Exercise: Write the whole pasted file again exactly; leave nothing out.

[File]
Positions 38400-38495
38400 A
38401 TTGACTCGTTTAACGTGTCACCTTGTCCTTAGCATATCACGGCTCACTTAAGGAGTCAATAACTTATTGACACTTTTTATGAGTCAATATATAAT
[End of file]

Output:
Positions 38400-38495
38400 A
38401 TTGACTCGTTTAACGTGTCACCTTGTCCTTAGCATATCACGGCTCACTTAAGGAGTCAATAACTTATTGACACTTTTTATGAGTCAATATATAAT